Read more: Low Cortisol Levels & Aggression |

The synthesis and secretion of cortisol are controlled by a cascade of neural and endocrine signals. Signals are initiated in the cerebral cortex .Acetycholine and serotinine stimulate the release of corticotropin-releasing hormone(CRH).This is discharged into the hypothalamico hypophyseal portal blood to specific receptors on cell membrane of the adrenocorticotropic hormone (ACTH)secreting cells of the anterior pituitary gland. This hormone receptor causes ACTH to be released into the general circulation, and eventually to nteract with specific receptors for ACTH on the plasma membranes of cells. The Cortisol is secreted from adrenal cortex in response to ACTH. High cortisol levels in the blood suppress CRH and ACTH secretion and low cortisol levels stimulate secretion.–YP&sig=UZftiWMAF0NJZr586SA9bAnKM8I&hl=mt&ei=l2nZTIyoC9GC5AbQgtSnCQ&sa=X&oi=book_result&ct=result&resnum=1&ved=0CBUQ6AEwAA#v=onepage&q=low%20cortisol%20release%20biochemistry&f=fals

The role of testosterone (hormonal)

More than 95% of the testosterone is produced in the males, and little amounts in the outer layer of the adrenal gland. The hypothalamus release gonadotropin -releasing hormone to the pituitary gland. Pituary produce two other hormes the follicle stimulating hormone and the luteininzing hormone. The last hormone travels to the male testes in the bloodstream triggering the production of testosterone. FSH is involved in the increase and decrease of sperm production.

Figure 1. The chemical structures of testosterone and its derivatives

are shown. Testosterone is converted into 5i??-DHT by the enzyme 5i??-

reductase to then act on androgen receptors. Alternatively, aromatase

can convert testosterone into estradiol which acts on estrogen


Testosterone acts as a prohormone which when converted into 5-alpha-dihydrotestosterone (5a-DHT) acts on androgen receptors or when converted into estradiol by the enzyme aromatase, acts on estrogen receptors .There is overwhelming evidence that most of the effects of testosterone in mediating aggression occur after aromatization. Testosterone induced aggression is related with an elevated level estrogen receptor activity in the hypothalamic area.Treatment with an aromatase inhibitor blocked this aggression and lowered nuclear activated estrogen receptorsFurthermore the intensity of aggressive behaviour was directly correlated with thearomatase activity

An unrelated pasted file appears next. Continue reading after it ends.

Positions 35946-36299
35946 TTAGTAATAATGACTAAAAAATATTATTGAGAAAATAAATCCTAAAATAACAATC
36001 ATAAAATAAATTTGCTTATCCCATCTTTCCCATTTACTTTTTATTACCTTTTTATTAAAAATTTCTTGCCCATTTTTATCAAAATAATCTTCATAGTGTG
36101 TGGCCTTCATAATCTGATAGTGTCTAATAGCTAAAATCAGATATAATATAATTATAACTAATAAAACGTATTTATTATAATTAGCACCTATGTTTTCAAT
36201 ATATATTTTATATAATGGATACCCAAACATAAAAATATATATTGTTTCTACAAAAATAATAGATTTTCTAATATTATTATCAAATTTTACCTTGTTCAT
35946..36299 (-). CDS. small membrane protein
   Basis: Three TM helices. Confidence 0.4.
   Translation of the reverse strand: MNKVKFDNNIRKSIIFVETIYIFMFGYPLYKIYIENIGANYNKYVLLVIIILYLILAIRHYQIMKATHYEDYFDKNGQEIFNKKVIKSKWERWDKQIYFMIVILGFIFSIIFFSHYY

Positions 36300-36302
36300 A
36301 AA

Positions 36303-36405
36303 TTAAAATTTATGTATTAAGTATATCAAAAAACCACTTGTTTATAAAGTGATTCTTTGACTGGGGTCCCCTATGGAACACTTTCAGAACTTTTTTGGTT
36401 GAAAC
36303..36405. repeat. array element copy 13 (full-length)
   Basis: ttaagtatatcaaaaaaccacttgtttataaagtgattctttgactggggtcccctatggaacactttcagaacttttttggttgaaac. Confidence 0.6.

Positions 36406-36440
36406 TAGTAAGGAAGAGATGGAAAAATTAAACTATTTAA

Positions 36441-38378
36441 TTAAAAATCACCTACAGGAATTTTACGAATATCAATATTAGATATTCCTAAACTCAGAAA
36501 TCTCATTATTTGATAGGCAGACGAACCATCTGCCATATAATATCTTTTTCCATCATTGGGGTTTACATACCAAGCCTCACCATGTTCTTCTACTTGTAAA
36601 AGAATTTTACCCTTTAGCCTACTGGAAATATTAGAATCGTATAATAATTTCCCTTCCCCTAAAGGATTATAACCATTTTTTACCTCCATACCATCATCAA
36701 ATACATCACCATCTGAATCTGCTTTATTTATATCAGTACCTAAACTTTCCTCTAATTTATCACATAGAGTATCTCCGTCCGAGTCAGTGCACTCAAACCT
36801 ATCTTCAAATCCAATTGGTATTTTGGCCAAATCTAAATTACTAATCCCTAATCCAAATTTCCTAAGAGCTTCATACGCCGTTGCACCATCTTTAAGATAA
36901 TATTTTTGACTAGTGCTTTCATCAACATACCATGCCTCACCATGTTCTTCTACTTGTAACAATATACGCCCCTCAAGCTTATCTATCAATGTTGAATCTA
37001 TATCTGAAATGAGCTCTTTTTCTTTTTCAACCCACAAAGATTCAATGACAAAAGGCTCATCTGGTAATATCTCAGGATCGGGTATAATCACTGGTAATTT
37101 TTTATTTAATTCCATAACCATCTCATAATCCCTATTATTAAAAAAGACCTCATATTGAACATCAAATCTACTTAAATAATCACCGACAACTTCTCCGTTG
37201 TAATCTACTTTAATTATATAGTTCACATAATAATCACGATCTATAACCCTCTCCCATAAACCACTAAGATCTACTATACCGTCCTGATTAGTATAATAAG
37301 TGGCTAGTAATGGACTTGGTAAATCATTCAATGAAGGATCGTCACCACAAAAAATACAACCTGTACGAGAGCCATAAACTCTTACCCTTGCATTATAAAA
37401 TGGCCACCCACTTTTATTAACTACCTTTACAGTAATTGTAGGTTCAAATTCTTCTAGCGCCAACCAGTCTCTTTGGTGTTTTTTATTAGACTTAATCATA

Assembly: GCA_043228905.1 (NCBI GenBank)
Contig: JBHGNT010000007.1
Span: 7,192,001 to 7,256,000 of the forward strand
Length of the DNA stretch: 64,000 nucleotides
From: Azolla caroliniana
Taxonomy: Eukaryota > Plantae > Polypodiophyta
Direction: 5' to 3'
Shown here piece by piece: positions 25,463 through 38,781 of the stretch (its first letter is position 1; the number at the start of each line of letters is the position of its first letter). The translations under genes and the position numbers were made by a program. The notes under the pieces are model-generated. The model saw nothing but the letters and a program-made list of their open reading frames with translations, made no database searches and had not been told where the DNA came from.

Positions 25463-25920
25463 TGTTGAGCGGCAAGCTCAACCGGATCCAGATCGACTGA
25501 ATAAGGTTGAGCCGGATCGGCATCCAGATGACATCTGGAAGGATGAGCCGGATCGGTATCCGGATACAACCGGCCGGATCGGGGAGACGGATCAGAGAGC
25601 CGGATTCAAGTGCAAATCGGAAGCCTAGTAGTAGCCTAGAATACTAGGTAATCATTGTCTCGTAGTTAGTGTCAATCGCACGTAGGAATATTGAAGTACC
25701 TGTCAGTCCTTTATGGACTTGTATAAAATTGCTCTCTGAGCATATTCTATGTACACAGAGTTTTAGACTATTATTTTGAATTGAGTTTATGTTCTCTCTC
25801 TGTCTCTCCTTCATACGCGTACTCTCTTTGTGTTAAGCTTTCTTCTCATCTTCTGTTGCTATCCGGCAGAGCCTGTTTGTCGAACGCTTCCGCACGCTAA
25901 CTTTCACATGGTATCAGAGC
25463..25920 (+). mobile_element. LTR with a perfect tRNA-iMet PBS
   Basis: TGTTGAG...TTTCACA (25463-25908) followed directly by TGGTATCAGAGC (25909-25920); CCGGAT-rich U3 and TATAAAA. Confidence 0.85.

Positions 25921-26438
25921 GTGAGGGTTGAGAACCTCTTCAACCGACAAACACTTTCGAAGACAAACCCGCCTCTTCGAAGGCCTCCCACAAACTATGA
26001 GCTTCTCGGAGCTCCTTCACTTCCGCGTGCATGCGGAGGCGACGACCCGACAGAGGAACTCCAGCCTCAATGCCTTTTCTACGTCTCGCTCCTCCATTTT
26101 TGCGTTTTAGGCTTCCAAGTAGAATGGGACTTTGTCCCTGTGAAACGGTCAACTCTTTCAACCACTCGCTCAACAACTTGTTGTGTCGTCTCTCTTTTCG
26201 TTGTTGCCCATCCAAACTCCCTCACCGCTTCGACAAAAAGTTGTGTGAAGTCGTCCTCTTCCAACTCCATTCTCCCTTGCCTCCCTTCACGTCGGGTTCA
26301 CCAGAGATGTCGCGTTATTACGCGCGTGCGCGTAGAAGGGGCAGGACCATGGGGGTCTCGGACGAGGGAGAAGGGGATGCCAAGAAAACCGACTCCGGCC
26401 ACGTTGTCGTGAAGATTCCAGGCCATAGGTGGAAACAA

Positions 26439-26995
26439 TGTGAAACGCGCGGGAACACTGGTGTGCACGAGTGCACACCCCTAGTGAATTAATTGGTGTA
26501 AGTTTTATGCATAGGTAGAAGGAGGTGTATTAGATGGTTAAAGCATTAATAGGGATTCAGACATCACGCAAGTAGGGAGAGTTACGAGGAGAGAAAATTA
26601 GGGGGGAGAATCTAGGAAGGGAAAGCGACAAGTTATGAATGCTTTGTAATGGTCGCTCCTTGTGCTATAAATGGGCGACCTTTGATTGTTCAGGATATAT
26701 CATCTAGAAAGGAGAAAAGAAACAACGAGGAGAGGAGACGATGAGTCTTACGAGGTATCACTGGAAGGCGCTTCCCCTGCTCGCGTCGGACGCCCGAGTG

There is evidence that aggression increases with increased levels of this hormone in puberty.Tthe relationship between hormones and aggression in humans was conducted by Nelson in 1995. It have appeared that there is a positive correlation between violence in male and female prisoners and circulating levels of this hormone. Mazur (1985) proposed that rising or elevatedlevels of T facilitate attempts to achieve or maintain high status,and falling or depressed levels of T inhibit such attempts”. ” Harisson et al (2000) noted that after giving testosterone to 56 men (aged 20-50) during a computer game which will involve frustration,aggressive behaviour was dominant .Huston et al (2007) showed that men with high levels of testosterone often perform well in competitive tasks but poorly on cooperative tasks. Kreuz and Rose (1972) found significantly higher testosterone levels with criminals who had a history of violent behavior compared to those with non-violent histories. A replication of the study found an even more significant testosterone – aggression effect (Ehrenkranz, Bliss, & Sheard, 1974). Rada, Laws, and Kellner (1976) investigated the relationship between testosterone and sex crimes. Studies in rats, mice,monkeys and humans show that competitive orintermale aggression increases at puberty, whereas it isreduced by castration and increased by testosterone injection

Archer (2006) also concluded thatcompetitively challenged women can show increases in T similarto men. This may be correlated withpersonality characteristics such as aggressiveness and dominance behavior.